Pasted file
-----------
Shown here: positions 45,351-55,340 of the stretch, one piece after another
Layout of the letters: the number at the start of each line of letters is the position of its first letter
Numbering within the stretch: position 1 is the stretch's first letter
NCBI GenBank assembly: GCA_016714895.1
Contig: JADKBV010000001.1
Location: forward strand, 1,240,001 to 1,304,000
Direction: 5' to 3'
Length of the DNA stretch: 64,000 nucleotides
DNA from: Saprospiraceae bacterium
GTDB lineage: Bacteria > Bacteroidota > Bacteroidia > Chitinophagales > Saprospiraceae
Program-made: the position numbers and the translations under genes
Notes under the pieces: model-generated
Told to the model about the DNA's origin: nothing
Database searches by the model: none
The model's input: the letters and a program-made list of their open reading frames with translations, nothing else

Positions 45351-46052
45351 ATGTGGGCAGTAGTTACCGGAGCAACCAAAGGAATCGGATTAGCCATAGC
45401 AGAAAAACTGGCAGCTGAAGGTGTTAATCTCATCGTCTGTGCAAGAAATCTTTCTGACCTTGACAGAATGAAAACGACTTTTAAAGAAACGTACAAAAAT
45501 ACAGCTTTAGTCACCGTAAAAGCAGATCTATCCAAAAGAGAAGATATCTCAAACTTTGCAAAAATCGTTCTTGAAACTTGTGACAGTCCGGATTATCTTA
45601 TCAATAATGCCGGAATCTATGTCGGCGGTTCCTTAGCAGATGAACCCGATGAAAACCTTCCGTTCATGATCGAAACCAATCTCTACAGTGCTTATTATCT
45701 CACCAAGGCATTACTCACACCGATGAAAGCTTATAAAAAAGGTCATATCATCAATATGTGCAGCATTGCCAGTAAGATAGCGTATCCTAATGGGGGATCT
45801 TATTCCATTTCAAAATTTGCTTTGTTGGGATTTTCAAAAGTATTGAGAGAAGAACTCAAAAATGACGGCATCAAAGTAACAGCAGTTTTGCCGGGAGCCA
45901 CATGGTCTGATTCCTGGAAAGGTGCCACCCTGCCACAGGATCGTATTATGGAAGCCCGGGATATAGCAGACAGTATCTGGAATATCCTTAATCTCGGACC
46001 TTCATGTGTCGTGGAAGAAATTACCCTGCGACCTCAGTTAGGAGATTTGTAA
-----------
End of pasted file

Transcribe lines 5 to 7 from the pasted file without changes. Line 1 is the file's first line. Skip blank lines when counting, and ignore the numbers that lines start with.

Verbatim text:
Contig: JADKBV010000001.1
Location: forward strand, 1,240,001 to 1,304,000
Direction: 5' to 3'